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Communication is an essential part of work and home life. Understanding how to be a good communicator can be an important productivity tool, one that’s frequently neglected. Poor communication can often have disastrous results; lost time, injured feelings, frustration, ineffective meetings, unproductive teamwork, resulting in a general lack of career advancement and goal achievement. To become effective communicators we need to be aware of a few fundamental tips we can use in our work and life interactions. Regardless of the situation, the same rules apply.
9 Easy Tips to Improve Communication Skills
Prior to getting into the meat of your conversation, be sure to express your thanks for the other individual’s time. Time is an extremely precious resource, and it important to be respectful and considerate of that. Also, complement or recognize any positive contribution they are making. Appreciation and praise can go a long way towards building good rapport.
Connect on a personal level if possible. Look for places where interests overlap if any exist. Even in a professional situation, there may be some personal interests in common, hobbies, sports, children, etc. Take care to avoid such controversial topics as political leanings or religious beliefs. A real sense of connection makes a difference in the tone and outcome of the current conversation and most likely future communications as well.
Maintaining a positive attitude is crucial to productive communications. Be constructive rather than negative or complaining. People shut down, effectively ending any real communication when they feel attacked or criticized. Be encouraging and kind even when expressing concerns or displeasure.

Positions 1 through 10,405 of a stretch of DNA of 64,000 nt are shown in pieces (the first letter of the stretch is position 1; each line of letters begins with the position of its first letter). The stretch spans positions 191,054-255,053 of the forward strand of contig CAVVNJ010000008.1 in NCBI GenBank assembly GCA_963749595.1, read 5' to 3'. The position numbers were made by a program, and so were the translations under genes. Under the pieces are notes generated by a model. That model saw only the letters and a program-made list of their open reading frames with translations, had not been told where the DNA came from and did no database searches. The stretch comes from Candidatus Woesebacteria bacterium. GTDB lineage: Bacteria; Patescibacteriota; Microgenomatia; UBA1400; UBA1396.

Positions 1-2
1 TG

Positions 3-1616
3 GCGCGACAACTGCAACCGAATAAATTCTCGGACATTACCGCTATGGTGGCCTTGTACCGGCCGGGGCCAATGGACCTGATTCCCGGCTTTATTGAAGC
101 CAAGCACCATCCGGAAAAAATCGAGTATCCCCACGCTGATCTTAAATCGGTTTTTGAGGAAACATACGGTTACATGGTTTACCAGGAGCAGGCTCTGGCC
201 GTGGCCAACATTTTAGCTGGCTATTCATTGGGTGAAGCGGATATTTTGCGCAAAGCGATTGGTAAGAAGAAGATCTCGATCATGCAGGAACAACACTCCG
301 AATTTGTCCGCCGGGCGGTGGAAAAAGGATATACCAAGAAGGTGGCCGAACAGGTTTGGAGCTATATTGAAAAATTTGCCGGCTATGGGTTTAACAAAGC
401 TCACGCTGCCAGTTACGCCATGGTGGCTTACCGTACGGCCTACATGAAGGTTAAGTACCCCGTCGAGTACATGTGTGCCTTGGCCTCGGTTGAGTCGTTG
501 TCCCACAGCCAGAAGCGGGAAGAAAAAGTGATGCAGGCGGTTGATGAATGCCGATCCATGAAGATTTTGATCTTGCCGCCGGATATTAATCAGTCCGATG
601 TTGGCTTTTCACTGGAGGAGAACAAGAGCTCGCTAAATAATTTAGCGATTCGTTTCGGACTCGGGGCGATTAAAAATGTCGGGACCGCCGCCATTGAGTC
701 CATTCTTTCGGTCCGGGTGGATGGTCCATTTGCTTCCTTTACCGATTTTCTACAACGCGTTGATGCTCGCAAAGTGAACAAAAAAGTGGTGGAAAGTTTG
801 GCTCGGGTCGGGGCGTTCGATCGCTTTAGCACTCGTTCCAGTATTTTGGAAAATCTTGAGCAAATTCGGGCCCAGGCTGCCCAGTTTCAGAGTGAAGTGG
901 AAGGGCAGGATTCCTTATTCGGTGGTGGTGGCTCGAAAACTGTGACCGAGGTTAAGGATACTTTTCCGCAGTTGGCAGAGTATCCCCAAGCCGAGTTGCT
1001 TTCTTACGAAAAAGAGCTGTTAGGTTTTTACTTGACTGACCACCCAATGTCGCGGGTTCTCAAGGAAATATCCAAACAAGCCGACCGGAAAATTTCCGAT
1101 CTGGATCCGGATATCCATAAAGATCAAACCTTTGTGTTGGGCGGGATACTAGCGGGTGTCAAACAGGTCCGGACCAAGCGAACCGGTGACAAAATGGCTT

While it’s sometimes necessary to be assertive in order to make your point, don’t be aggressive. There is a fine line between the two. Try not to cross it. An adversarial tone is not in any way productive. Be confident and direct, while still adopting a calm, cooperative tone.
Focus on the result
It’s important to figure out what result you are after before you start the conversation. Knowing your objective helps you to direct the conversation and to remain on point. What are you hoping to accomplish? Are you trying to give help, resolve a conflict, or collaborate on a project or issue? Are you seeking advice or trying to influence behavior? Your desired outcome helps to determine the flow of communication.
Eye contact is crucial. Be polite and don’t interrupt. No one likes being interrupted and though it’s natural to want to rush in to make your point, it’s very disrespectful of the other person’s thoughts. Try to understand the other person’s perspective. Maintain an open mind. Learning how to value different viewpoints can be an important communication tool.
Notice non-verbal cues
Watch body language. Lack of eye contact, distraction, or fidgeting are often signs of restlessness or impatience. Yawning or sighing are usually signs of mental or physical fatigue. When you notice these types of non-verbal signals, it’s a sign that this conversation is not going to be a productive one. Quickly wrap up the conversation, postpone the conversation, or inquire about the discomfort if your relationship allows.
Confirm that you have a mutual understanding of what’s being communicated. We often think that we’ve reached a resolution and come to an understanding, only to find out that we have completely misunderstood the other person’s thoughts. Ask for input and feedback. This not only confirms that you have successfully communicated; it also makes the other person feel that they have been heard and understood.
Be clear about what actions will be taken and establish accountability. Confirm deadlines, responsibility, and expectations. If relevant, document any agreements in writing. A clear understanding of what is supposed to happen next can help avoid a conflict later on.
Always try to end your communication in a friendly manner. Reiterate your thanks and try to leave the other individual feeling understood and valued. Productive communication involves respect, consideration, awareness, and clarity. It is possible to be both direct and kind and still get the results you want.